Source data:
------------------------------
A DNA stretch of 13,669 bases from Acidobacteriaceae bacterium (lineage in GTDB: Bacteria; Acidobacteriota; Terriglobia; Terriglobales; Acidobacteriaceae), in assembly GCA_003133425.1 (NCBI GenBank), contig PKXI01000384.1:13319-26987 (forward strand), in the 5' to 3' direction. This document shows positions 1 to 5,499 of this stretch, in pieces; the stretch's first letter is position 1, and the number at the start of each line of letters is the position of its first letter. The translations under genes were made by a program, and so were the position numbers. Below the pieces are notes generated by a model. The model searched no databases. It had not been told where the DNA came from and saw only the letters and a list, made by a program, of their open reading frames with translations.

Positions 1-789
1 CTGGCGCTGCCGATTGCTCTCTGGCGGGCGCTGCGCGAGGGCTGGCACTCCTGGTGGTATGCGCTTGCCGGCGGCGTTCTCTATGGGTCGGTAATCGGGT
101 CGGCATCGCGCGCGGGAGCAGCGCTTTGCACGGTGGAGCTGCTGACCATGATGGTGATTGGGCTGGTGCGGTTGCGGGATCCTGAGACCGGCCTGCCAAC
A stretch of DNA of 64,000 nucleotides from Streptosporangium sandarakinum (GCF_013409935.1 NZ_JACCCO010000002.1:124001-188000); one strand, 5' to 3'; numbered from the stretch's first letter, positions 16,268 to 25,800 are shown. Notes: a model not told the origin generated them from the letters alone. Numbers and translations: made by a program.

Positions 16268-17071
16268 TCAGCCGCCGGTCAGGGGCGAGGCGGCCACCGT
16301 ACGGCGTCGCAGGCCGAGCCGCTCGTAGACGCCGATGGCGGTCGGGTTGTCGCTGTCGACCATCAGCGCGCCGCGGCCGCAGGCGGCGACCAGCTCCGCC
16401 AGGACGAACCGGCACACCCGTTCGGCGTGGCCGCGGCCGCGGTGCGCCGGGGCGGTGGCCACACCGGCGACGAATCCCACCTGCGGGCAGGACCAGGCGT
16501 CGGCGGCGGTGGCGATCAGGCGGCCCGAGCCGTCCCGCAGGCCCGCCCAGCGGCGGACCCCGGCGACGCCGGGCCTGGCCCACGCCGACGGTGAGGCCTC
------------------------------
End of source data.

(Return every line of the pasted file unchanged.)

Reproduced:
A DNA stretch of 13,669 bases from Acidobacteriaceae bacterium (lineage in GTDB: Bacteria; Acidobacteriota; Terriglobia; Terriglobales; Acidobacteriaceae), in assembly GCA_003133425.1 (NCBI GenBank), contig PKXI01000384.1:13319-26987 (forward strand), in the 5' to 3' direction. This document shows positions 1 to 5,499 of this stretch, in pieces; the stretch's first letter is position 1, and the number at the start of each line of letters is the position of its first letter. The translations under genes were made by a program, and so were the position numbers. Below the pieces are notes generated by a model. The model searched no databases. It had not been told where the DNA came from and saw only the letters and a list, made by a program, of their open reading frames with translations.

Positions 1-789
1 CTGGCGCTGCCGATTGCTCTCTGGCGGGCGCTGCGCGAGGGCTGGCACTCCTGGTGGTATGCGCTTGCCGGCGGCGTTCTCTATGGGTCGGTAATCGGGT
101 CGGCATCGCGCGCGGGAGCAGCGCTTTGCACGGTGGAGCTGCTGACCATGATGGTGATTGGGCTGGTGCGGTTGCGGGATCCTGAGACCGGCCTGCCAAC
A stretch of DNA of 64,000 nucleotides from Streptosporangium sandarakinum (GCF_013409935.1 NZ_JACCCO010000002.1:124001-188000); one strand, 5' to 3'; numbered from the stretch's first letter, positions 16,268 to 25,800 are shown. Notes: a model not told the origin generated them from the letters alone. Numbers and translations: made by a program.

Positions 16268-17071
16268 TCAGCCGCCGGTCAGGGGCGAGGCGGCCACCGT
16301 ACGGCGTCGCAGGCCGAGCCGCTCGTAGACGCCGATGGCGGTCGGGTTGTCGCTGTCGACCATCAGCGCGCCGCGGCCGCAGGCGGCGACCAGCTCCGCC
16401 AGGACGAACCGGCACACCCGTTCGGCGTGGCCGCGGCCGCGGTGCGCCGGGGCGGTGGCCACACCGGCGACGAATCCCACCTGCGGGCAGGACCAGGCGT
16501 CGGCGGCGGTGGCGATCAGGCGGCCCGAGCCGTCCCGCAGGCCCGCCCAGCGGCGGACCCCGGCGACGCCGGGCCTGGCCCACGCCGACGGTGAGGCCTC